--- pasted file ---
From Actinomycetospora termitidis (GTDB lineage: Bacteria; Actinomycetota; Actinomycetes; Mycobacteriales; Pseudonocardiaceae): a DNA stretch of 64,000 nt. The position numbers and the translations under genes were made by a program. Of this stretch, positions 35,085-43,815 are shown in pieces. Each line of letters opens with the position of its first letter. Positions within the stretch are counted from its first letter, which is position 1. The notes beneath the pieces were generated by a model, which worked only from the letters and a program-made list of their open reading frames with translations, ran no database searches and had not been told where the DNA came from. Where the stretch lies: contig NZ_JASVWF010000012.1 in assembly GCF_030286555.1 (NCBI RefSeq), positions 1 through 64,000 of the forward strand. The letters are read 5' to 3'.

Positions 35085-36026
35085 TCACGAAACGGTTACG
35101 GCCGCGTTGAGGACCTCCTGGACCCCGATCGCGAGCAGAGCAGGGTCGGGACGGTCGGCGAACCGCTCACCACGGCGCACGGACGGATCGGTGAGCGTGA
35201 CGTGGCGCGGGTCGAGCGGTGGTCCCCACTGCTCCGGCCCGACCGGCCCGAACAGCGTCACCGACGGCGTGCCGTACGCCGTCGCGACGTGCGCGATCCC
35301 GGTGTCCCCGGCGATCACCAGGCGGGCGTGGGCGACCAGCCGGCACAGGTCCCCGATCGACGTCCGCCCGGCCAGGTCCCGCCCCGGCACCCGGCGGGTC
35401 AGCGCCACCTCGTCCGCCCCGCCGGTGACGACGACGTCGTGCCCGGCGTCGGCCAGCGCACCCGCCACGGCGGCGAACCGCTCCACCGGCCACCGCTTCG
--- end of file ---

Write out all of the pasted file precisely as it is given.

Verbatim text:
From Actinomycetospora termitidis (GTDB lineage: Bacteria; Actinomycetota; Actinomycetes; Mycobacteriales; Pseudonocardiaceae): a DNA stretch of 64,000 nt. The position numbers and the translations under genes were made by a program. Of this stretch, positions 35,085-43,815 are shown in pieces. Each line of letters opens with the position of its first letter. Positions within the stretch are counted from its first letter, which is position 1. The notes beneath the pieces were generated by a model, which worked only from the letters and a program-made list of their open reading frames with translations, ran no database searches and had not been told where the DNA came from. Where the stretch lies: contig NZ_JASVWF010000012.1 in assembly GCF_030286555.1 (NCBI RefSeq), positions 1 through 64,000 of the forward strand. The letters are read 5' to 3'.

Positions 35085-36026
35085 TCACGAAACGGTTACG
35101 GCCGCGTTGAGGACCTCCTGGACCCCGATCGCGAGCAGAGCAGGGTCGGGACGGTCGGCGAACCGCTCACCACGGCGCACGGACGGATCGGTGAGCGTGA
35201 CGTGGCGCGGGTCGAGCGGTGGTCCCCACTGCTCCGGCCCGACCGGCCCGAACAGCGTCACCGACGGCGTGCCGTACGCCGTCGCGACGTGCGCGATCCC
35301 GGTGTCCCCGGCGATCACCAGGCGGGCGTGGGCGACCAGCCGGCACAGGTCCCCGATCGACGTCCGCCCGGCCAGGTCCCGCCCCGGCACCCGGCGGGTC
35401 AGCGCCACCTCGTCCGCCCCGCCGGTGACGACGACGTCGTGCCCGGCGTCGGCCAGCGCACCCGCCACGGCGGCGAACCGCTCCACCGGCCACCGCTTCG